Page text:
Château de Montréal
It was built as a castle in the 12th century and rebuilt in the 16th century. It has been classified as a monument historique by the French Ministry of Culture since 1948. It is now a private residence.
Claude de Pontbriand, the Seigneur de Montréal, accompanied the French explorer Jacques Cartier on his expedition up the Saint Lawrence River, and was with him on October 3, 1535, when he reached a village of the Iroquois Indians called Hochelaga, on the site of the present day city of Montreal.
The Pontbriand family built the château in its current form. They also built the chapel Sainte-Épine They modernized the double walls of the ramparts, which are very well preserved. and add the Renaissance style facade of the residence. The house is open for visits in summer- it is possible to visit the salons, which have a collection of portraits, and the circular library in the tower.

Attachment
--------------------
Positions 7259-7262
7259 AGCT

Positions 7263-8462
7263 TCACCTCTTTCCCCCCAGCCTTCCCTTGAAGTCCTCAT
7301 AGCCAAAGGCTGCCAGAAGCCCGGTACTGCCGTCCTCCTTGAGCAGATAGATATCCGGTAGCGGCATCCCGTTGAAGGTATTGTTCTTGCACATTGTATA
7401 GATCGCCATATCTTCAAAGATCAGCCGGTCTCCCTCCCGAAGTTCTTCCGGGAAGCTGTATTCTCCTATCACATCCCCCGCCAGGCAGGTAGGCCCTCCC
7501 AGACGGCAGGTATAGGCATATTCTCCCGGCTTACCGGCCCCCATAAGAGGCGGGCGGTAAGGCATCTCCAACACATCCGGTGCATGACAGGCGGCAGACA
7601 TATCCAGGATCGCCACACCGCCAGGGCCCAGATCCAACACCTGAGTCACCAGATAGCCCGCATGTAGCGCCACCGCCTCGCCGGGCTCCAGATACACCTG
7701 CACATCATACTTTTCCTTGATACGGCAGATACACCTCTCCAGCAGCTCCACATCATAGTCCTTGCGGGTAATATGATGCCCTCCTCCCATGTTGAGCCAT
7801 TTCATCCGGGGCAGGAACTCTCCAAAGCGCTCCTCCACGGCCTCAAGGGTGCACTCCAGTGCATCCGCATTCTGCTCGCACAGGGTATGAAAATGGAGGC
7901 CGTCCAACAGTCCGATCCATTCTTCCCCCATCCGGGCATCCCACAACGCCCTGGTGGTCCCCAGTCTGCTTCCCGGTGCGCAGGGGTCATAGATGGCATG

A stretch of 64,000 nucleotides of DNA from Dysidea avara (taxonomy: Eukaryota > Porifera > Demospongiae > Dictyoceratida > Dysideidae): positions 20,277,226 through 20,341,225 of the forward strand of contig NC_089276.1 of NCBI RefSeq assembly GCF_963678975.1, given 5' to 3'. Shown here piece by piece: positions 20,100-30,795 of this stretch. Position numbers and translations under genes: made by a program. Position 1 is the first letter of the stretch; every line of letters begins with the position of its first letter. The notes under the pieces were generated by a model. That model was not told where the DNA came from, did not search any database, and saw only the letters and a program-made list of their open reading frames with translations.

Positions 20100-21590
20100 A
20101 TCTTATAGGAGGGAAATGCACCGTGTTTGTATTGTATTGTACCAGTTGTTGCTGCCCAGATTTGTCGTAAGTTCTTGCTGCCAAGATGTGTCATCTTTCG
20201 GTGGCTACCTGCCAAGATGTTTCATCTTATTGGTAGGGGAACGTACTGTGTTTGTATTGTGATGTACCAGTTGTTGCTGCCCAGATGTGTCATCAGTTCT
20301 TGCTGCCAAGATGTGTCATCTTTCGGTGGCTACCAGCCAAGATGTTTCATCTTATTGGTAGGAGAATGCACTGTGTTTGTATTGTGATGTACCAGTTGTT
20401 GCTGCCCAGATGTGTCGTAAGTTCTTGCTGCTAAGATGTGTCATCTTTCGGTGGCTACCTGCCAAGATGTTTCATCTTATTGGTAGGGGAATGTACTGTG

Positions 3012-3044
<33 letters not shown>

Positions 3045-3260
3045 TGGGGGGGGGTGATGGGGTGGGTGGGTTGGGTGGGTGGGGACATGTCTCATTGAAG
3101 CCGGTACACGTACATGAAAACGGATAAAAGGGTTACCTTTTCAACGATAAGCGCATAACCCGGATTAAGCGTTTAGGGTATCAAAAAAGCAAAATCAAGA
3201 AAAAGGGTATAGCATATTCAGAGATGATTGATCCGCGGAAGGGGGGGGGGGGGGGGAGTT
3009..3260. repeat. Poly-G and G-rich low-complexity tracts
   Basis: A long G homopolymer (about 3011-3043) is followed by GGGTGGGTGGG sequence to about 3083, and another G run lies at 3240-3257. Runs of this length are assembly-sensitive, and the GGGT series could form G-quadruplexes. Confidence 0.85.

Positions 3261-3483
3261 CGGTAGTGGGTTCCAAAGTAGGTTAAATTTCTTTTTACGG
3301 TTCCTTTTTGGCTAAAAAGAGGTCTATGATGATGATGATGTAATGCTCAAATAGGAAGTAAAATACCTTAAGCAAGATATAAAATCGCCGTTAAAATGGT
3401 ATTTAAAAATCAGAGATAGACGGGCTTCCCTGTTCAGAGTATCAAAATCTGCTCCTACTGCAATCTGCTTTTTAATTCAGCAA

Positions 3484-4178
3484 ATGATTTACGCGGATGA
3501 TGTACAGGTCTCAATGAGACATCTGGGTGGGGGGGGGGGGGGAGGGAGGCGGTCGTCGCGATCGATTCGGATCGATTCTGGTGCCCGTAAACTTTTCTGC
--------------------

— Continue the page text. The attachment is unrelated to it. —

The gardens were built upon the ramparts of the fortress at the beginning of the 20th century by Achille Duchêne. The lower garden is in the Italian style, and features hibiscus and yew trees, and walls covered with white roses and white clematis. The upper garden is a Garden à la française, with ornamental flower beds and a topiary garden. The garden was badly damaged by a storm in 1999, and has been replanted. The gardens are classified by the Committee of Parks and Gardens of the Ministry of Culture as one of the Notable Gardens of France.
- French Ministry of Culture: Château de Montréal (French)
- The chapel is classified an historic monument, and shelters the reliquary of la Sainte-Épine, taken from the body of the British general John Talbot, killed at the Battle of Castillon in 1453. Talbot's heroic death was described by William Shakespeare in his play Henry IV.